Three Reading Suggestions: Tremblay; Elman; Johnson

Over 10,000 people have received the M.F.A. degree in writing poetry this past decade. Maybe one in ten will still be writing at the end of the coming decade. Even with that level of attrition, there is no way that I can possibly keep up with what is “new” in poetry. In fact, I am still discovering work that I missed in more recent decades by older writers.

I have three books to recommend that I just read for the first time:

Shooting Script: Door of Fire — Bill Tremblay (Eastern Washington University Press, 2003)
Cathedral-Tree-Train and Other Poems — Richard Elman (Junction Press, 1992)
Minor Characters — Joyce Johnson (Penguin, 1983)

The first two books in my list perhaps coincidentally feature depictions of real-life characters who were painters. Tremblay’s book-length poem is a masterful account of the historical intersection of Diego Rivera, Frida Kahlo, and Leon Trotsky. It is the perfect companion piece to read (and re-read) along with Peter Weiss’s The Persecution and Assassination of Jeap-Paul Marat, as Performed by the Inmates at the Asylum at Charenton, Under the Direction of the Marquis de Sade.”

Tremblay has been producing outstanding poems for o half-century, and deserves far more recognition for his writing. His impressive body of work begins with a book that caught my attention back in the early 1970s, Crying in the Cheap Seats. While he has received several awards, and has hardly gone utterly neglected, there is something about his work that sets it apart and makes it not easily assimilable to the current fashion. For one thing, there is an undercurrent of steadfast imperviousness to his work: he is not beholden to anyone, and does not ever intend to permit himself that easy way out. Granted the distant influence of Frost, which is almost impossible to avoid for anyone engaged in narrative with a depth-of-field plasticity, Tremblay’s work summons us to be conscious of our own lives as readers in need of imagining provocative continuums.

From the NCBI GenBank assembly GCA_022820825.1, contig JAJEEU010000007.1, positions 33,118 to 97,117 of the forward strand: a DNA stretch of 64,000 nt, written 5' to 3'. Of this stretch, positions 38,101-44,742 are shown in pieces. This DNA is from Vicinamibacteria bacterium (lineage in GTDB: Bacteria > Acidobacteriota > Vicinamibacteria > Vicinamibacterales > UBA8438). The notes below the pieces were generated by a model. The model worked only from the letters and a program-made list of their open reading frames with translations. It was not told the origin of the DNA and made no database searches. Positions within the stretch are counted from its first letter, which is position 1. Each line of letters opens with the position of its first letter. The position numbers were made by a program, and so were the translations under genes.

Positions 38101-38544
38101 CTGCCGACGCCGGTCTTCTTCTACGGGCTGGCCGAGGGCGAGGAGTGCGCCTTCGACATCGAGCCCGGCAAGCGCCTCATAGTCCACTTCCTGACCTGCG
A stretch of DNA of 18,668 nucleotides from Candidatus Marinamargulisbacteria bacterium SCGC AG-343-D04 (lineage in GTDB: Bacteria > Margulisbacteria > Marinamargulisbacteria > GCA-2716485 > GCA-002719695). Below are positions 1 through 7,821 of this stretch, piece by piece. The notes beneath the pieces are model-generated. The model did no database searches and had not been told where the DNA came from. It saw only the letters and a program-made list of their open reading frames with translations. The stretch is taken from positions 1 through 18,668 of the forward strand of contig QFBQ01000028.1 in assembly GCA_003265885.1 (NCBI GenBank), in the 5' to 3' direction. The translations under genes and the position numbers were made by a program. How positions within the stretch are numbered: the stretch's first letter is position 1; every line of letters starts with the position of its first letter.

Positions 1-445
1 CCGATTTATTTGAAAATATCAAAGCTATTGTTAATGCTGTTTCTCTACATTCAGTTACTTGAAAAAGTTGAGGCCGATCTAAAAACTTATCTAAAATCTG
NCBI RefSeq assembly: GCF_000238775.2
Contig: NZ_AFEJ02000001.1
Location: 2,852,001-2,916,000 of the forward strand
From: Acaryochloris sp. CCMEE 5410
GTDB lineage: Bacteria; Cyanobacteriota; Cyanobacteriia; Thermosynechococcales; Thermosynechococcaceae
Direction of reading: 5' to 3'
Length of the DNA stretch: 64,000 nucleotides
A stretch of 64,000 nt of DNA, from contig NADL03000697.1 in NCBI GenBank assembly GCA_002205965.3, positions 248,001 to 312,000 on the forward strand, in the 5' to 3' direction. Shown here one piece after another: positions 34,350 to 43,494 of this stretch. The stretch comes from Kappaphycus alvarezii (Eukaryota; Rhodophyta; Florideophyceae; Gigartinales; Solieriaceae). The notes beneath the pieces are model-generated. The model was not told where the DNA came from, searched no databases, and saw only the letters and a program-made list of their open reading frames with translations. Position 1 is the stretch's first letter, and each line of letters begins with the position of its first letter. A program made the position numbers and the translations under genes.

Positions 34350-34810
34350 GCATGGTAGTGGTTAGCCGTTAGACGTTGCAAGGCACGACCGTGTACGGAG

Richard Elman was better known as a journalist and fiction writer, but the title poem of his volume from Mark Weiss’s Junction Press (when it was located in Tucson, Arizona) is one of the most remarkable testimonies about the self-destructive allure of the imagination I have ever encountered. I had never heard of the painter Keith Sanzenbach until I read Elman’s poem, but I look forward to a chance to see more of it in person. The cover image of Elman’s book has a reproduction of a painting that belongs to the Oakland Museum of Art, and its snail-whorl vortex portends the stillness that awaits our transitions from mortality. I wish it were possible for the art critic Peter Schjeldahl to have a chance to write about a show of his work. In the meantime, Elman’s poem will have to serve as the introduction to a catalogue copy yet to be published.

The third book I want to recommend to my readers is Joyce Johnson’s Minor Characters. While this book won a major award, and completely deserved it, it far exceeds the distinction accorded it. Her self-portrait of a woman aspiring to become a writer in the 1950s has assessments of the human condition that made me stop the forward progress of avid curiosity about the next sentence, and interrogate myself about the relevance of her insights to the lives of my friends as well as myself. A short while back, I praised Cherrie Moraga’s recently published memoir. Once again, the term companion piece comes to mind: Johnson’s book should be side-by-side with Moraga’s on your bookshelves.

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